There is no moving forward without the end of police brutality and the end of any injustice in general. The new surveillance footage should be shown and talked about. We know about many of the facts about the Michael Brown incident. We know that the prosecutor in the Michael Brown case knowingly presented false testimony. St. Louis County prosecuting attorney Robert P. McCulloch said in a radio interview that he presented testimony he knew to be false before the grand jury weighing charges against Darren Wilson. We know that the DOJ has fully documented, in their report, of the racism and economic exploitation done by many members of the Ferguson police force. Also, black folks have advocated economic withdrawal from racists for generations. That is nothing new. We need to do that and improve the environment, improve our health care, and improve our communities. I have noticed that many conservatives lecture black people on many issues, but some of them won't mention a single word on improving the environment and opposing social injustice using social activism. Ferguson is near St. Louis and decades ago, the St. Louis area enacted restrictive covenants which discriminated against black people. We know that many cops arrested innocent journalists and brutalized people with tear gas during the 2014 Ferguson rebellion. Economic injustices, racism, police terrorism, and lack of opportunities contributed to the tensions in Ferguson. Capitalist elites plunder resources overseas and use the arm of the state to control the lives of the people domestically. In the final analysis, we see no justice. Therefore, we will continue to resist, persist, and advocate for human justice.
I send condolences to Michael Brown's family and friends.

I won't mention that cowardly male's name since he doesn't deserve to have his name mentioned by me. First, Natasha Rodney deserve great sympathy. She has suffered at the hands of piece of work who didn't put his hands to himself. People like that male deserve no coddling. He deserves total justice and punishment. His heinous actions shows the evil of these racists who can't stand black people. We are in total solidarity with Natasha Rodney. We all wish her a successful pregnancy. I always love Gabourey Sidibe. She doesn't care about the haters. She is living her life on her own accord. She is a woman who shines a light in the world. She has motivated women, especially black women on issues on self care and self love. She has been very talented in terms of acting and in expressing her words to help those who experience bullying and harassment. Gabourey Sidibe is from NYC and she has a great heart. We all wish her much more blessings in her life.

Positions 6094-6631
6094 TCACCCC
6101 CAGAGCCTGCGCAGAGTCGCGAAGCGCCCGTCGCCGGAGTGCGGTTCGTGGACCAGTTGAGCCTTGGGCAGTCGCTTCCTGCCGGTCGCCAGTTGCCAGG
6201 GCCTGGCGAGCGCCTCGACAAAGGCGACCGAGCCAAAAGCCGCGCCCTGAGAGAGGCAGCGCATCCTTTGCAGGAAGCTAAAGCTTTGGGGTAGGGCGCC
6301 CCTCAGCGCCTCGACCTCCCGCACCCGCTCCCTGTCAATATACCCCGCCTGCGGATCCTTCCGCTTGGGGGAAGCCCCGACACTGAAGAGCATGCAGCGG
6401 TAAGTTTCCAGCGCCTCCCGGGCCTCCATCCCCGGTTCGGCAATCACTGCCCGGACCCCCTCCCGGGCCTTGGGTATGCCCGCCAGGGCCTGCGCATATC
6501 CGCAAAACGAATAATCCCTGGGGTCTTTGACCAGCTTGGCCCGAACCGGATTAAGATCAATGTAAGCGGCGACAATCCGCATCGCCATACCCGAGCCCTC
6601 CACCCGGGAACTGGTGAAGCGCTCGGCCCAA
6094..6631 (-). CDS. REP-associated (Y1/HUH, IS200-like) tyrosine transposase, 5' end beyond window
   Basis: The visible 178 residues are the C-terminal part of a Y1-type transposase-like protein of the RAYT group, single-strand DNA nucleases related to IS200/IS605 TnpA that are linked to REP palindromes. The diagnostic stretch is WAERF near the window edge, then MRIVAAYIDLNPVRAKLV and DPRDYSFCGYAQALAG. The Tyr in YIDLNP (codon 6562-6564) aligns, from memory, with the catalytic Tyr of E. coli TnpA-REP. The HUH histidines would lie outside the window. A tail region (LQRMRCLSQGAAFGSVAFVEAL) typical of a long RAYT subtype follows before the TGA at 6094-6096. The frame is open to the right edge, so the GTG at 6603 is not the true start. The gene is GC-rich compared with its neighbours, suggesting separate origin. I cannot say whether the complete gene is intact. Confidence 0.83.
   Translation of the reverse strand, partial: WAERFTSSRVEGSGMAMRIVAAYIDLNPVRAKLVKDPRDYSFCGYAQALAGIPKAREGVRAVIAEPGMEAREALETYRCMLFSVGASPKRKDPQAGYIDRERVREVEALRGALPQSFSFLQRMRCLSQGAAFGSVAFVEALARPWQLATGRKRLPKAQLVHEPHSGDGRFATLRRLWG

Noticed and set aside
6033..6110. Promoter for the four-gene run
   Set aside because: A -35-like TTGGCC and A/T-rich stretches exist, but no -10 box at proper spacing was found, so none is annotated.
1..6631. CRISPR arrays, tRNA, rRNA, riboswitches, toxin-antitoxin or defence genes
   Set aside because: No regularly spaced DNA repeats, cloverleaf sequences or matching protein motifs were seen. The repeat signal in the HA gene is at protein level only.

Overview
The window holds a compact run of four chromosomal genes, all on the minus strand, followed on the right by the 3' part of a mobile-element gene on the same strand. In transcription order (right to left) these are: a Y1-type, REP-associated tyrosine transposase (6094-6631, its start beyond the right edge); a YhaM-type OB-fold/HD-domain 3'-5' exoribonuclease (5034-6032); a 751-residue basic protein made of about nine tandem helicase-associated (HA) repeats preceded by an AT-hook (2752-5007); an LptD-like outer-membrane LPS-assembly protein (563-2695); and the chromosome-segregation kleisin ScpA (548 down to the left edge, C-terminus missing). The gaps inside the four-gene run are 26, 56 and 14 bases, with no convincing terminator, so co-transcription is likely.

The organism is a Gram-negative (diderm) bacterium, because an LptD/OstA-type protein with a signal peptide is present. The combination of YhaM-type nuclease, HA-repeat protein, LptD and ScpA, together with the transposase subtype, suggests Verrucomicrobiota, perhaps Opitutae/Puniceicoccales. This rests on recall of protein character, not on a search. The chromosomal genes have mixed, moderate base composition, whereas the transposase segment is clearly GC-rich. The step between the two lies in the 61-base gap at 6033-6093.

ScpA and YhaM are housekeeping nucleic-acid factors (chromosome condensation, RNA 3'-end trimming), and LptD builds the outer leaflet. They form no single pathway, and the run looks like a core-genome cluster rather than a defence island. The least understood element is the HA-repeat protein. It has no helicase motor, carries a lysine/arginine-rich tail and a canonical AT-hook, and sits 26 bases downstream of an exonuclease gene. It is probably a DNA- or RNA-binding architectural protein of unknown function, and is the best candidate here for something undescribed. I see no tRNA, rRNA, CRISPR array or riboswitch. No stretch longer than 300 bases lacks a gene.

Sister Yemi Alade is a great singer. She is 29 years old. She is a Nigerian afropop singer. She is a gorgeous black woman. She has heritage from the Yoruba and Igbo, which are well known ethnic groups in Nigeria. She has her degree from the University of Lagos in Nigeria. Her gift is to express music and she loves to inspire her fans and express her talent to the world. She has traveled the world and sang with many artists from Mary J. Blige to Becca (or a Ghanaian singer). Yemi Alade then released her second studio album, titled “Mama Africa”, in March 2016. I love African music too. It's diverse, it has great lyrics, and it possesses a great amount of soul. I do listen to African music too.
I wish Sister Yemi Alade great blessings. One thing that showed the niceness about Dr. King was even when some black people criticized him and called him out of his name, he never came out in public to curse them out. He stayed on code when dealing with some black people criticizing him. He knew that the ultimate enemy wanted evil to spread. Of course, he was a man and he did had an argument with Whitney Young behind the scenes about the Vietnam War (in Long Island. It was a real spirited argument). Afterwards, Whitney Young woke up about the Vietnam War and criticized it before he passed away. Dr. King showed a lot of courage to fight against that war and promote the Poor Peoples Campaign.

By Timothy

No comments: